News for the Church, 12/4/20

Advent Greetings to you Church!

It’s another soggy, rainy, wet day out, but I’m warm and cozy inside by the cookstove today. I’ve been knitting like a madwoman by the warmth of the stove for the past couple of weeks, making Christmas ornaments. 

One thing I’ve realized for myself during the pandemic is how much my extended family means to me– and especially my aunts. So, I decided to articulate my appreciation by making them each something special for Christmas. The only complicating factor is that I have seven aunts– which is a lot of knitting! But that’s ok. It makes my heart happy to be able to make my Christmas presents, rather than buy them. 

I wonder if you’re doing anything different this year in your gift giving routine as a result of the pandemic. If you want to tell me about it, I’d love to hear! Just drop me a line. 

This week I have a number of things to tell you about: 


Back in the fall we had discussed the possibility of going out caroling for Christmas. Session discussed it this week with Julie Miller (who volunteered to organize things) but we decided that it’s just not safe enough to do this right now. Thankfully, Julie had another idea. She’s going to solicit for some of us to record ourselves singing a song at home, and take all of those recordings (of those of us who are brave enough to participate), and splice them together to make a compilation. I offered to be one of those brave souls, and I hope you’ll at least consider it. I know that most of us don’t have beautiful singing voices, but if we all do it together, it might be a fun way to get to sing “together.” She will be emailing us all soon with details on this project.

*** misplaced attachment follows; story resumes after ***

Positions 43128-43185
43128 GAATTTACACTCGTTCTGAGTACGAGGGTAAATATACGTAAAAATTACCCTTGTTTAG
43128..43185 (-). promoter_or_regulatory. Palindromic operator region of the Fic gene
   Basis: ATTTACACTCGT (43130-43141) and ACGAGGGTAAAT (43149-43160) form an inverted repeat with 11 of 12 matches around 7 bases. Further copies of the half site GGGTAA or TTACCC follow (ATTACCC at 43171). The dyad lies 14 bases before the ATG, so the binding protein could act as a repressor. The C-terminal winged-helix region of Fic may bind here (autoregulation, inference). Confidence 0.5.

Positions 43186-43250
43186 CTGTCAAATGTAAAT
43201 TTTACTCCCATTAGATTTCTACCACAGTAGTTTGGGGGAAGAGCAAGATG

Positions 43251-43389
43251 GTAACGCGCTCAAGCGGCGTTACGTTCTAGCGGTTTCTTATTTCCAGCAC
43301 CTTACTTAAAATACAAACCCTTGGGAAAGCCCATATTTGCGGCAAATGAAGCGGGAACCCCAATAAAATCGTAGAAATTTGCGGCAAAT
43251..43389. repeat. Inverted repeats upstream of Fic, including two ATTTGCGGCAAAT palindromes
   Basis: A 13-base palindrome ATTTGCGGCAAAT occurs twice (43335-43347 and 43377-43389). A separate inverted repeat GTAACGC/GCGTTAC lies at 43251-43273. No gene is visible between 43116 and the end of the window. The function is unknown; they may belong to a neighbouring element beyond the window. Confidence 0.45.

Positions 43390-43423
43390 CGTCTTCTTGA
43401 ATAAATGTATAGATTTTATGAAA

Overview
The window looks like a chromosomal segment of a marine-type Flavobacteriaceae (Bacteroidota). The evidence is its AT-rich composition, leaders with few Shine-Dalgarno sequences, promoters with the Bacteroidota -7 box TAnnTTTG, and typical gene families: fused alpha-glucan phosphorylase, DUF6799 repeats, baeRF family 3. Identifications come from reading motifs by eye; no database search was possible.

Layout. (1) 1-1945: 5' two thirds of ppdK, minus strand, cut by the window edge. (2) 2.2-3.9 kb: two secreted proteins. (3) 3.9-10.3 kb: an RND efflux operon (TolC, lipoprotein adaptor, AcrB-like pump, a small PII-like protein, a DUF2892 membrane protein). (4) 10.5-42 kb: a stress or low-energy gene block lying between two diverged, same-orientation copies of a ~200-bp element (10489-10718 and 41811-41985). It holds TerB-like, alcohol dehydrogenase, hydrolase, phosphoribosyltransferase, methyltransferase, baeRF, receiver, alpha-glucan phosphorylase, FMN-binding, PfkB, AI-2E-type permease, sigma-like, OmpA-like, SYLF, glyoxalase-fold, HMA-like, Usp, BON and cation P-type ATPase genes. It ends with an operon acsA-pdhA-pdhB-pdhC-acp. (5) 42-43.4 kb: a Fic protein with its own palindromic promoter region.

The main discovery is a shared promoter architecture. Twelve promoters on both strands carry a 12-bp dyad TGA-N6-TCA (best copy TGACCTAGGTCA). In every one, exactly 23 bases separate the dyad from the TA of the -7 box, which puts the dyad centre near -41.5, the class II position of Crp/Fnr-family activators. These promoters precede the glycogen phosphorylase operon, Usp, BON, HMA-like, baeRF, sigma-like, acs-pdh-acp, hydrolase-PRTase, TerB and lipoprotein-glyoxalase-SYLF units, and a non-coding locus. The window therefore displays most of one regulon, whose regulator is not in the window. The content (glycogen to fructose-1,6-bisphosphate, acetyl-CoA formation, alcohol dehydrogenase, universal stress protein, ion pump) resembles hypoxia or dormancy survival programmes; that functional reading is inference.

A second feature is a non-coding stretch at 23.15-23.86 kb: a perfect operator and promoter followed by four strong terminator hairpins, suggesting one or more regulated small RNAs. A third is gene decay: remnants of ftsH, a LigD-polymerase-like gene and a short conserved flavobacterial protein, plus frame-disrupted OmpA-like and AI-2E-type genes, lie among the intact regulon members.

The Giving Tree

Last week I had mentioned how to participate in the Giving Tree this year– by donating money directly to the Potsdam Holiday Fund (who will then purchase gift cards to give to the children). If you’d like to donate on their website, you’re welcome to do that. But you’re also welcome to do it the old fashioned way– by filling out a form and sending it in with your check. 

If you’d like to send a check, there are special forms and accompanying envelopes on the table in the conference room. You are welcome to stop by anytime that Ron is here and pick one up. He’s got the doors unlocked M-F from 11am-4pm. 

If you’d like donate online, here’s the link again:

Christmas Eve